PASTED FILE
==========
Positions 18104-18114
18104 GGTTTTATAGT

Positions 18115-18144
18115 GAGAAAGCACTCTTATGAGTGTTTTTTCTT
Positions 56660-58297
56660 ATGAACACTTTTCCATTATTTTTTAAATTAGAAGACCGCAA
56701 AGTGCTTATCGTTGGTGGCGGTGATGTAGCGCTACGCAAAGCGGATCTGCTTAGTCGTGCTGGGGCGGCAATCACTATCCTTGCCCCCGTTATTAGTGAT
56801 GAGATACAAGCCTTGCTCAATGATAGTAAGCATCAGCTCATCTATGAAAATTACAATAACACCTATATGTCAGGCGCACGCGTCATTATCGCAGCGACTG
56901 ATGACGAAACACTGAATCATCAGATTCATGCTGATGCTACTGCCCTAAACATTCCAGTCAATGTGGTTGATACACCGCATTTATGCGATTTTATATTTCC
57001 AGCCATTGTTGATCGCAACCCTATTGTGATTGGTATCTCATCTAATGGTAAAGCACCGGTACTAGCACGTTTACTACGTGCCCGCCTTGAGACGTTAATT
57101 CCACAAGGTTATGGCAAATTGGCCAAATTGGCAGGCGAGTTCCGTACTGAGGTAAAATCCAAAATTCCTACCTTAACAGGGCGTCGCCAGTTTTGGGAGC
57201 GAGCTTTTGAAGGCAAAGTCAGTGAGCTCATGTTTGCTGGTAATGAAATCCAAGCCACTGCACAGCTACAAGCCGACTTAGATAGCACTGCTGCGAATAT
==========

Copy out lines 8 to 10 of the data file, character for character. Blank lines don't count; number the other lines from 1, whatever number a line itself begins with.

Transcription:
56801 GAGATACAAGCCTTGCTCAATGATAGTAAGCATCAGCTCATCTATGAAAATTACAATAACACCTATATGTCAGGCGCACGCGTCATTATCGCAGCGACTG
56901 ATGACGAAACACTGAATCATCAGATTCATGCTGATGCTACTGCCCTAAACATTCCAGTCAATGTGGTTGATACACCGCATTTATGCGATTTTATATTTCC
57001 AGCCATTGTTGATCGCAACCCTATTGTGATTGGTATCTCATCTAATGGTAAAGCACCGGTACTAGCACGTTTACTACGTGCCCGCCTTGAGACGTTAATT